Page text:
Great Ideas: We’re Thinking About Poverty in America All Wrong

Today, understanding poverty, and particularly child poverty, in America. An expansion of the child tax credit earlier this year shone a bright light on the nature of poverty, particularly among America’s children. The American Rescue Plan raised the maximum child tax credit to $3,000 or $3,600 per kid, depending on age. That’s up from $2,000. In 2021 estimates began to pour in about the number of American children who had been lifted out of poverty. Estimates ranged from 3 million up to a potential of even 5 million. But what was really stunning was the understanding that in America, nearly 11 million children are poor. That’s 1 in 7 kids, who make up almost one-third of all people living in poverty in this country. This number should be unimaginable in one of the world’s wealthiest countries.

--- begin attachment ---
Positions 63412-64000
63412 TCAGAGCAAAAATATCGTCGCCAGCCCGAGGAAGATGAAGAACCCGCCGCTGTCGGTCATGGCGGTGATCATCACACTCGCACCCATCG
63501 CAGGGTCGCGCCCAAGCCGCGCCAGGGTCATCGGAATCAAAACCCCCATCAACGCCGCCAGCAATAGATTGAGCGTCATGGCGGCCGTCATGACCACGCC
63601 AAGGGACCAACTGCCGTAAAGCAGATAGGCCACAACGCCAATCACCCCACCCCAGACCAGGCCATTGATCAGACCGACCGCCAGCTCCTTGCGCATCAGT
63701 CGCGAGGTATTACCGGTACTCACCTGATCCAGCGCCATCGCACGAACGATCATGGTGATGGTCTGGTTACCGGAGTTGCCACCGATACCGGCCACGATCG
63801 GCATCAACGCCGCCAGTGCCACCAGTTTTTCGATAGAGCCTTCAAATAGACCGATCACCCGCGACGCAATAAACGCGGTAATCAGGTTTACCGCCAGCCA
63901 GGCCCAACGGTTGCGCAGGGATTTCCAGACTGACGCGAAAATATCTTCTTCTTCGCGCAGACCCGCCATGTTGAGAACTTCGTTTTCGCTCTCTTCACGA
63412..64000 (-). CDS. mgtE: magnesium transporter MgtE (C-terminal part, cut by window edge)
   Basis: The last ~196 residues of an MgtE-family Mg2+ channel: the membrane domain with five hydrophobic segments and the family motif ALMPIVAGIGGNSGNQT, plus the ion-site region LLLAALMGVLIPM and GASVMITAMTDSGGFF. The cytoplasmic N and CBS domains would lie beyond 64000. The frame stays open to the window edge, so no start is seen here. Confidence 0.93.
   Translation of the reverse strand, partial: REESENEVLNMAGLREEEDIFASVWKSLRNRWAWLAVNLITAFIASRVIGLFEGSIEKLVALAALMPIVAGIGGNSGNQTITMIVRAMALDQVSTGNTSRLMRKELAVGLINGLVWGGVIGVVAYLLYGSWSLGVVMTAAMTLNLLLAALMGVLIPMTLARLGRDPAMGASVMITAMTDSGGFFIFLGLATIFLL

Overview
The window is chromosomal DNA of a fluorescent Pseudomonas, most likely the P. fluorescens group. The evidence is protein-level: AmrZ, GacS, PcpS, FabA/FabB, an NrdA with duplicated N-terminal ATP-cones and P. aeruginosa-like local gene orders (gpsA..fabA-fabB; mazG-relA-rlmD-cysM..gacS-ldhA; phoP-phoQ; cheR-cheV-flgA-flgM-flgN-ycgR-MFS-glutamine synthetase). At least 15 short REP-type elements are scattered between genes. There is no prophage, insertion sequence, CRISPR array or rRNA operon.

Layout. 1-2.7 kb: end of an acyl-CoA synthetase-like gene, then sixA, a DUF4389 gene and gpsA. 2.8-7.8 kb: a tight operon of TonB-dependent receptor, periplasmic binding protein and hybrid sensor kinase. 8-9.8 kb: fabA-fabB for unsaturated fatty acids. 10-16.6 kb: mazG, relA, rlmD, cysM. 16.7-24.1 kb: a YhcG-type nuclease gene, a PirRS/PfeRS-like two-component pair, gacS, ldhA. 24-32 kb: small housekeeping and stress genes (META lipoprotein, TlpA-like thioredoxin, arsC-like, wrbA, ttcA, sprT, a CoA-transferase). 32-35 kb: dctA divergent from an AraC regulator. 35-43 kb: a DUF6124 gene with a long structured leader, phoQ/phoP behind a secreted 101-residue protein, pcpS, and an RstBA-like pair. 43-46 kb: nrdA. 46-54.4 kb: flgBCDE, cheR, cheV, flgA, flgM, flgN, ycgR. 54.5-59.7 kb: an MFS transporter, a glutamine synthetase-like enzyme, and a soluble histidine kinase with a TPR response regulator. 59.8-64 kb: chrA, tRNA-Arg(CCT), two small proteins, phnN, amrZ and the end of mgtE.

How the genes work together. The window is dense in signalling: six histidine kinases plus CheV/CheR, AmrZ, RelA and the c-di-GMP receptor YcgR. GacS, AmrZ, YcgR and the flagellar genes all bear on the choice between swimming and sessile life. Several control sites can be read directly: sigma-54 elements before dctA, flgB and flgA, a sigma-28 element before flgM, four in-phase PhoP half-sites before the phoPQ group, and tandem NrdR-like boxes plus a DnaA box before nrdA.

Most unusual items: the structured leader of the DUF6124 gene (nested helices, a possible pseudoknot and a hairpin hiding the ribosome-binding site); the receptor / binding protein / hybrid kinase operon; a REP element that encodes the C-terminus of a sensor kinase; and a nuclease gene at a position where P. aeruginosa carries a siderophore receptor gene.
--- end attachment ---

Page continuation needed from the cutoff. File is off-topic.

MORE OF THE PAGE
Kathryn Anne Edwards is an economist at the RAND Corporation and a professor at the Pardee RAND Graduate School. Her research spans diverse areas of public policy, including unemployment insurance (UI); the science, technology, engineering, and math (STEM) education pipeline and labor market; women’s labor supply; the challenges in retirement facing older Americans; and labor market issues for workers without a college degree.

Photo by Dan Meyers on Unsplash